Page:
Author: Rosner, Jennifer
Ruthie Tober's family is known for the beautiful, warm mittens they knit so when she and her mother meet a deaf woman and her baby and give them shelter, Ruthie decides to design very special mittens for them.
|Accelerated Reader Information:|
Interest Level: LG
Reading Level: 4.40
Points: .5 Quiz: 170860
Kirkus Reviews (08/15/14)
School Library Journal (08/01/14)
The Bulletin of the Center for Children's Books (02/15)
Full Text Reviews:
School Library Journal - 08/01/2014 K-Gr 3—The Tobers raise sheep, and young Ruthie loves to knit mittens from their wool for the villagers. When her family befriends a deaf woman whose wagon has broken down and her baby, the child observes how the mother, Bayla, sleeps with a string tied between her own wrist and Aaron's, to alert her if her son wakes up in the night. Inspired, Ruthie knits the pair a set of baby- and mother-sized mittens connected by a string and goes on to make more for the local children to keep them from losing their mittens. "You are both clever and kind," her mother praises. "You make our world a bit better with every stitch." The character of Bayla is based on the author's great-great-aunt; Rosner also has two deaf daughters. It is not surprising, therefore, that her portrayal of deafness is extremely respectful and sensitive. When Bayla uses sign language with Aaron, "To Ruthie, it looked as if Bayla were standing before an invisible spinning wheel, her words flowing from her fingers like delicate strands of yarn." Swarner's rounded and gentle watercolor prints add to the safe, warm feeling of this story of resourcefulness and mutual admiration. The "old country" Jewish setting is subtle, giving the story flavor without dominating it. Knitting and sign-language glossaries round out this attractive title. This beautiful story of kindness, acceptance, and resourcefulness will have wide appeal.—Heidi Estrin, Congregation B'nai Israel, Boca Raton, FL - Copyright 2014 Publishers Weekly, Library Journal and/or School Library Journal used with permission.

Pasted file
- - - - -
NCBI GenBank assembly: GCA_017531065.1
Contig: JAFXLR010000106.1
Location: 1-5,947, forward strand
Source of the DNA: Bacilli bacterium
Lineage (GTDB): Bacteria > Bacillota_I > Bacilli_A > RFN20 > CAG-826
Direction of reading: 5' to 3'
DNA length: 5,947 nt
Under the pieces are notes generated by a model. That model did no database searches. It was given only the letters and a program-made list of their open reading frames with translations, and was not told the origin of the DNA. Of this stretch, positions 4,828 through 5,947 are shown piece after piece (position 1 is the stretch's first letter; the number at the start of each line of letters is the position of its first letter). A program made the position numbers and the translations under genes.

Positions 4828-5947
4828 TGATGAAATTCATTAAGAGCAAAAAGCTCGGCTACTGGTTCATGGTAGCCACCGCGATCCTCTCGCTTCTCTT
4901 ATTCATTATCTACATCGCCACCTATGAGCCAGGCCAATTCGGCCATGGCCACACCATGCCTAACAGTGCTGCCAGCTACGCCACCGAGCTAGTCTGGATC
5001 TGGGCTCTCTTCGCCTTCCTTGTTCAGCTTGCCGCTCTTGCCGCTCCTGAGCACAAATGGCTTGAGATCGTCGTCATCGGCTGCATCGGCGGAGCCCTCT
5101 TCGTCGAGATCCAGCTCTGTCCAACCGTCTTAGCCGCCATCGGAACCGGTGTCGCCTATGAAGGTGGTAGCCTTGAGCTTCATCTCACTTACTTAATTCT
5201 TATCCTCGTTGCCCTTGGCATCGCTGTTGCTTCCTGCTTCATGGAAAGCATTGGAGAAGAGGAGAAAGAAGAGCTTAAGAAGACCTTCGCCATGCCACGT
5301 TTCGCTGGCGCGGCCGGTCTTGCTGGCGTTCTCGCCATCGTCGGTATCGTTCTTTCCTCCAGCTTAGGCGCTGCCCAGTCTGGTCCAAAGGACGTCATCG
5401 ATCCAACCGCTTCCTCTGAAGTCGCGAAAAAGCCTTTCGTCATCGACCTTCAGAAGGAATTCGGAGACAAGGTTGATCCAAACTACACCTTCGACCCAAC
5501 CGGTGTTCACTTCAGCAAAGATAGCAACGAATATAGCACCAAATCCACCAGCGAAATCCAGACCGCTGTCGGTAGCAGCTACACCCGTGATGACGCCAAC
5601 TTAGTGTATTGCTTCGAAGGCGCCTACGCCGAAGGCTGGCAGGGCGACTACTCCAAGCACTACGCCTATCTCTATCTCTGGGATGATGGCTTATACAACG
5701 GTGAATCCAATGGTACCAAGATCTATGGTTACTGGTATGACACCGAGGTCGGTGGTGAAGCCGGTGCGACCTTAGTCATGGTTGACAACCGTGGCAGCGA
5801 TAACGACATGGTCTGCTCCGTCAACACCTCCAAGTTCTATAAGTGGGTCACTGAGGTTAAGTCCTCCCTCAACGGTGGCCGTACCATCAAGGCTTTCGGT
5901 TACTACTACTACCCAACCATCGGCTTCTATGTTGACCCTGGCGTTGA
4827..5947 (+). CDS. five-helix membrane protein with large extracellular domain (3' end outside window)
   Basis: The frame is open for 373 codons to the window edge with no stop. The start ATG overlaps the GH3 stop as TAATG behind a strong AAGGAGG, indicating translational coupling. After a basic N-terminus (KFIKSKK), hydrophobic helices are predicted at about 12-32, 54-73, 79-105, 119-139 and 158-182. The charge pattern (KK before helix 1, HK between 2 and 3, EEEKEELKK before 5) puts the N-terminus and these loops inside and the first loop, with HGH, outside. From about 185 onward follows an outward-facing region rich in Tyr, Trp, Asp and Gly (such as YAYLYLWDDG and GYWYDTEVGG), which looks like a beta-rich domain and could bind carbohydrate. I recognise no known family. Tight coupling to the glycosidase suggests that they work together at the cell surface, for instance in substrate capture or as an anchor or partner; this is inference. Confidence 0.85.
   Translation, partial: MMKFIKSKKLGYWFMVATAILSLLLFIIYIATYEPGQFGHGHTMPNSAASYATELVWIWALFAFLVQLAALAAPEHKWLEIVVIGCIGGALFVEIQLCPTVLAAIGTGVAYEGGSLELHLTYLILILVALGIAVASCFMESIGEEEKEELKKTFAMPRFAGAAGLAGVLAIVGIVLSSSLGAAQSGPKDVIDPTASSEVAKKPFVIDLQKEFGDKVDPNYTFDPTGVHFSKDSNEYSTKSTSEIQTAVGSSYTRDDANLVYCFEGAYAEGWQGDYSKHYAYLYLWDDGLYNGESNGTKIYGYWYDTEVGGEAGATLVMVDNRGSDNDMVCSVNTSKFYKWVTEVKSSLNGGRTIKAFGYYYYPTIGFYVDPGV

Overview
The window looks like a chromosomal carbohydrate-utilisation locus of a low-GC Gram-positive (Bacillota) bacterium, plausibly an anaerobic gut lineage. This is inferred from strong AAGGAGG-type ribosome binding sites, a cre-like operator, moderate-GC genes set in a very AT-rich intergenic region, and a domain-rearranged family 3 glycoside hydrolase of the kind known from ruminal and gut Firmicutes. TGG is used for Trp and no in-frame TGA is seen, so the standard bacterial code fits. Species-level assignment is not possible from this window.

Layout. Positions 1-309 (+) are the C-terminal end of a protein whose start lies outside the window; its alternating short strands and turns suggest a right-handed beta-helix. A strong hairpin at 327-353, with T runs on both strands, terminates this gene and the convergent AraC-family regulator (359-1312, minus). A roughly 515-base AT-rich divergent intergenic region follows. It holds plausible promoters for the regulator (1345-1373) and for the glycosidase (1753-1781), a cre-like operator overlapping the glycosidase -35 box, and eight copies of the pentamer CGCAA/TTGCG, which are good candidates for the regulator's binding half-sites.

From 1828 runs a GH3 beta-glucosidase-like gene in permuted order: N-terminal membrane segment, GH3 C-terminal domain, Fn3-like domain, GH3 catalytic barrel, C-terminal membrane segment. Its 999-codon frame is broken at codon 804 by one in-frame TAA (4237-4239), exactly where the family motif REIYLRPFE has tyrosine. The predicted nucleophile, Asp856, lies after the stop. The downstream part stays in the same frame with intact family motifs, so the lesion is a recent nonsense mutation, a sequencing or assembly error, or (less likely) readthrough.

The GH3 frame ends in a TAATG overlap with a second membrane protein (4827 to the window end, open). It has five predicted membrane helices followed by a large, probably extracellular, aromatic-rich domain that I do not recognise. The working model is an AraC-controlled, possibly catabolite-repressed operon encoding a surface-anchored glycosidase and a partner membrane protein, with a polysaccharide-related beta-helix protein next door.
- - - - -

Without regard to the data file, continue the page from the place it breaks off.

Bulletin for the Center... - 02/01/2015 The family of young Ruthie Tober produces their small village’s wool supply, and Ruthie particularly enjoys dyeing the wool bright colors and using the resulting yarn to knit mittens for the area’s children. When Ruthie’s family encounters a deaf woman with a baby in need of help, they offer her and her child shelter for the night. Bayla, the woman, has a bright blue strand of yarn wrapped around her wrist, which intrigues Ruthie, as does the woman’s use of hand signs to communicate with her child. In the night, Ruthie discovers what the blue yarn is for: Bayla attaches one end to her baby’s wrist and the other end to her own, so that she will be alerted if the baby wakes. Ruthie is inspired by this invention to knit a baby mitten attached by a string to a larger mitten for the pair to wear on cold winter nights, and she also adds a string between each mitten pair that she has knitted for the village’s children, so that the mittens can be threaded through a coat and kept from being lost. An author’s note explains that the story was inspired by Rosner’s deaf great-great aunt, who lived in a village in Austria in the 1800s and used a similar technique for “listening” to her baby at night. The tale itself is sweet but not saccharine, and the gentle tone of the storytelling is well matched by the softly textured illustrations and muted palette. Creative and compassionate kids will appreciate the innovative problem-solving that both Ruthie and Bayla demonstrate, and some may be inspired by the brief sign language glossary in the back to learn more about signing. JH - Copyright 2015 The Board of Trustees of the University of Illinois.